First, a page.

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NASA Announcement Broadens Understanding Of Life In The Universe

California's Mono Lake hosts bacteria that scientists say may redefine life as we know it.
Rumors swirled for days. The blogosphere was abuzz. Newspapers ran photos of E.T. and slime-covered, fang-toothed creatures from the “Aliens” movies.

Anticipation reached a near fever-pitch leading up to the December 2 announcement by the U.S. National Aeronautics and Space Administration (NASA) of what it described cryptically in a press release as a “finding that will impact the search for evidence of extraterrestrial life.”

And while the answer to the ultimate question – ‘Are we alone in the universe?’ – remains elusive for now, a team of scientists has announced a discovery that shows life is more interesting than we had thought, right here on Earth.

"The bacterium... has solved the challenge of being alive in a very different way," said Felisa Wolfe-Simon, a NASA astrobiology research fellow who led the team that has revealed a startling new form of life -- one that has adapted its cellular architecture to a toxic environment.

Life As We (Now) Know It

The organism is a strain of the Halomonadaceae bacteria known as GFAJ-1 and is found in California’s Mono Lake.

No ordinary body of water, this one is loaded with arsenic, an element once thought to be poisonous to all organisms.

But NASA’s Wolfe-Simon found that not only does the microbe derive its fuel for life from arsenic, it actually integrates the poison into the fabric of its DNA and other basic parts of its cells.

In fact, it substitutes arsenic for phosphorus, which is one of the key components of cellular structures of all previously known life forms.

Lewis Dartnell, an astrobiologist at University College London’s Center for Planetary Sciences, said the discovery changes human understanding of the parameters of life.

"All we've known about life so far is that it uses elements such as carbon, hydrogen, oxygen, nitrogen, sulfur, [and] phosphorus -- that all life is basically combinations of those elements stuck together into big, complex molecules. So this discovery of a bacterium that can start substituting arsenic for phosphorus is a very exciting discovery," he said. "It's starting to change the basic biochemistry -- the building blocks of life as we understand it."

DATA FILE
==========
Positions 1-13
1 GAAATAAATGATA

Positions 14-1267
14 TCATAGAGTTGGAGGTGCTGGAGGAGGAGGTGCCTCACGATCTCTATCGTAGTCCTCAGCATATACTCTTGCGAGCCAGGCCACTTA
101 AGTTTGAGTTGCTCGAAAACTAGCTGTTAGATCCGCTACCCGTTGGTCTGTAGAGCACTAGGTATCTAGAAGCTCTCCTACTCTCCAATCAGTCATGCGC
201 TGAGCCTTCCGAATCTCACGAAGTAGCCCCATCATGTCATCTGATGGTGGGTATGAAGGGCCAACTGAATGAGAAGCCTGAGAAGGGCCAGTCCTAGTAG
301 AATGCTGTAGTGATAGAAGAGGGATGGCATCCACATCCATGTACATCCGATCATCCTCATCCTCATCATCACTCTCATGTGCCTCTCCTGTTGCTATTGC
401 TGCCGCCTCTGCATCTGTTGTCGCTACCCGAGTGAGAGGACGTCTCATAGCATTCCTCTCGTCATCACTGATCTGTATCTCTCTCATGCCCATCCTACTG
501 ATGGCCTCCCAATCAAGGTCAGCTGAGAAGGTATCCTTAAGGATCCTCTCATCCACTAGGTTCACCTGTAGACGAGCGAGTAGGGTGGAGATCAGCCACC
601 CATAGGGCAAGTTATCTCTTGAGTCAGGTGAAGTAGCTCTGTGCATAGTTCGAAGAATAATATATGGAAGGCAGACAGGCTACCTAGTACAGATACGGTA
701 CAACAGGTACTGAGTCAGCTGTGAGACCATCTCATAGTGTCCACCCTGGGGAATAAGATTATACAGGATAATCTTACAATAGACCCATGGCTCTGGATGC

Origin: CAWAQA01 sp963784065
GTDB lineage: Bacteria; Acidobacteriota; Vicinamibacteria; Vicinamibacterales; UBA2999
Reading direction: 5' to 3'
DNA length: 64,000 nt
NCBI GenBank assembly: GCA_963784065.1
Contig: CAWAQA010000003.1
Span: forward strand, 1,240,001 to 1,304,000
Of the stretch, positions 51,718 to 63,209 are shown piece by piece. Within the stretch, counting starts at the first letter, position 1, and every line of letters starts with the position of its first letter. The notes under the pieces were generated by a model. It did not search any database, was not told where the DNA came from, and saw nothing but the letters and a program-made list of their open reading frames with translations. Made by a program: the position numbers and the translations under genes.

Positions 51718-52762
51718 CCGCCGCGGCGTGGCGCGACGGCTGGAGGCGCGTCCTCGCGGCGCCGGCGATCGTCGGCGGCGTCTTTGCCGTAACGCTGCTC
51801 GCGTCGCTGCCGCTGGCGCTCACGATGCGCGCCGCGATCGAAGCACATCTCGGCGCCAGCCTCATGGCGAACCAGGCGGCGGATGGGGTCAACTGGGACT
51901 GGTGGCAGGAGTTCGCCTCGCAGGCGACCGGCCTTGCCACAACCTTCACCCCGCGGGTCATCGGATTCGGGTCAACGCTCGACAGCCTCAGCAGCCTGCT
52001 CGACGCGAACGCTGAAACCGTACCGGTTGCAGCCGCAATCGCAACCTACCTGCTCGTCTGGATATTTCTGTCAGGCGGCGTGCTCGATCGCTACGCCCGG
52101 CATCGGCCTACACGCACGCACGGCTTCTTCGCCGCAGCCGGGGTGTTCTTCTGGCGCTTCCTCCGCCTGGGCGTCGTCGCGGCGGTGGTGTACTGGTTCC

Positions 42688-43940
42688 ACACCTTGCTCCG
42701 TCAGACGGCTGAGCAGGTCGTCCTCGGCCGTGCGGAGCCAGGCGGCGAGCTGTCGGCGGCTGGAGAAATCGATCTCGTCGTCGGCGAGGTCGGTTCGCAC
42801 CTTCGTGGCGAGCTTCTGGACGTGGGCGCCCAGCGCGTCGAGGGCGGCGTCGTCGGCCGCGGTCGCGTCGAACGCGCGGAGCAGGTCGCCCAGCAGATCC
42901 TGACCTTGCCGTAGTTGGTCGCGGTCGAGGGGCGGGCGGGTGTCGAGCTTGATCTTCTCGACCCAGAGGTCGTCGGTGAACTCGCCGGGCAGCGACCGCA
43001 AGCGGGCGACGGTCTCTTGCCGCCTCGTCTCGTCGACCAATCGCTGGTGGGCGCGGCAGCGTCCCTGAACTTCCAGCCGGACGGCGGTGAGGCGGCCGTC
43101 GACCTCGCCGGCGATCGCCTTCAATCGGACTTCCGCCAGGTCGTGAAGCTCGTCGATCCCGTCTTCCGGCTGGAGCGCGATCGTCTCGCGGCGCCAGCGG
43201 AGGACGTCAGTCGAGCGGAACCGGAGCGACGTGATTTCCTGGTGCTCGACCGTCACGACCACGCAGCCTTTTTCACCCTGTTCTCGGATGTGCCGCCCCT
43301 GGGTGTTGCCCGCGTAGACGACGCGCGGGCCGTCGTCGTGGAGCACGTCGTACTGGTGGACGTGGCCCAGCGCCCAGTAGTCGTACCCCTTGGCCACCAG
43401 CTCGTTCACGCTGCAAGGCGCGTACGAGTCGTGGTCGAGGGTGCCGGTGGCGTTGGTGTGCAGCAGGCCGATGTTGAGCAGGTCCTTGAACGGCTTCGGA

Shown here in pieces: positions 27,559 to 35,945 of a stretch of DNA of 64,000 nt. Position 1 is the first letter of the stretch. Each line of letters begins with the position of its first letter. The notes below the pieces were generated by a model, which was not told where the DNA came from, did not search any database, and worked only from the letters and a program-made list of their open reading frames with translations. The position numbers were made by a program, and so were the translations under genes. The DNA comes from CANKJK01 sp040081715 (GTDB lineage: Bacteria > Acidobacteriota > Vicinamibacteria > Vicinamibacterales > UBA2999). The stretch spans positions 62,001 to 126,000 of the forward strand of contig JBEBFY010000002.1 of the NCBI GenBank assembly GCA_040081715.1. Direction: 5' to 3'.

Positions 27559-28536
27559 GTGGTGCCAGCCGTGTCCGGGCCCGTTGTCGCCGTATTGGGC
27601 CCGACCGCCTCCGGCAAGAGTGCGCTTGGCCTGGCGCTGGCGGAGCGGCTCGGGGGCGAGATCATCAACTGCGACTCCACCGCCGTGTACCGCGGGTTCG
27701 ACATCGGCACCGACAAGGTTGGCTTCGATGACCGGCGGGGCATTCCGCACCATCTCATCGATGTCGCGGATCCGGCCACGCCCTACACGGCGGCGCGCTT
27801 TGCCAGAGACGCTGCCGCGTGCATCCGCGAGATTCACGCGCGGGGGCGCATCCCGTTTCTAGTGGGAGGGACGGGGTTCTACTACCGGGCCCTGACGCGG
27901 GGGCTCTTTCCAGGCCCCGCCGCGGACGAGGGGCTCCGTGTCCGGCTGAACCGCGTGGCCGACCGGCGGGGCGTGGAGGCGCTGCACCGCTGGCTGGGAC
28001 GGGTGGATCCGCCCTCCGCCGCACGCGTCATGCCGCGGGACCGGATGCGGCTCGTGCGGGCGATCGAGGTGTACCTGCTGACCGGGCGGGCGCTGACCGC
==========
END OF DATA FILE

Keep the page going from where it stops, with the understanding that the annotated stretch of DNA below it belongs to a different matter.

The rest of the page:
Wolfe-Simon: The bacteria "has solved the challenge of being alive in a very different way."

Science has known for decades about ‘extremophiles’ -- life forms that survive in the harshest conditions, adapting to boiling hot acid, the sunless bottom of the ocean, or frigid water inside icebergs.

This arsenic-loving microbe was itself discovered two years ago, but its unique ability to swap arsenic into its DNA was only just revealed.

New Chance For Extraterrestrial Life?

Experts are saying the discovery of a new type of cellular architecture quite literally opens up new worlds of possibility.

Sara Seager, a professor at the Massachusetts Institute of Technology who studies habitability for life on other planets, said that up until now, most of the research in the field has looked for other forms of life in places that have Earth-like conditions, where the only known life exists.

That assumption led scientists to study planets like Mars and the moons of Saturn and Jupiter.

Now, Seager said, that search can be expanded.

"This opens up a huge possibility for people to imagine what other kinds of life forms could be out there. In particular, we like to think about the possibility of life on Mars, life on [Saturn’s moon] Titan, and life elsewhere on other planets beyond our solar system, [but] this really gives us the permission to think more broadly," she said.

NASA’s discovery caused amazement in the scientific community.

On Twitter, the public chimed in from Germany, Japan, Portugal, and elsewhere.

One user quipped, “I’m going to pour myself a nice chilled glass of arsenic on the rocks to celebrate.”

Philip Plait, the author of the “Bad Astronomy” blog for the U.S. popular science magazine “Discover,” tracked the public fervor in the days leading up to the announcement.

He said that while many people are likely to be excited, some may feel let down that the announcement wasn’t about little green men on another planet.

"If a bacterium can substitute one element for another one when one of them is toxic and the other one is necessary for life, that's really cool. But compared to finding E.T., I think a lot of people might be disappointed by that," he said.

Indeed, following the announcement, one Twitter user wrote, “I think we were all waiting for something more than bacteria.”

NASA’s Wolfe-Simon, however, said the disappointed masses are underestimating the discovery.

"What other questions can we ask?" Wolfe-Simon asked. "This will inform us about life on our own planet and it will help inform us of life -- we will find it one day -- elsewhere in the universe."

The scientific paper describing the breakthrough was to be published December 3 in the journal “Science.”

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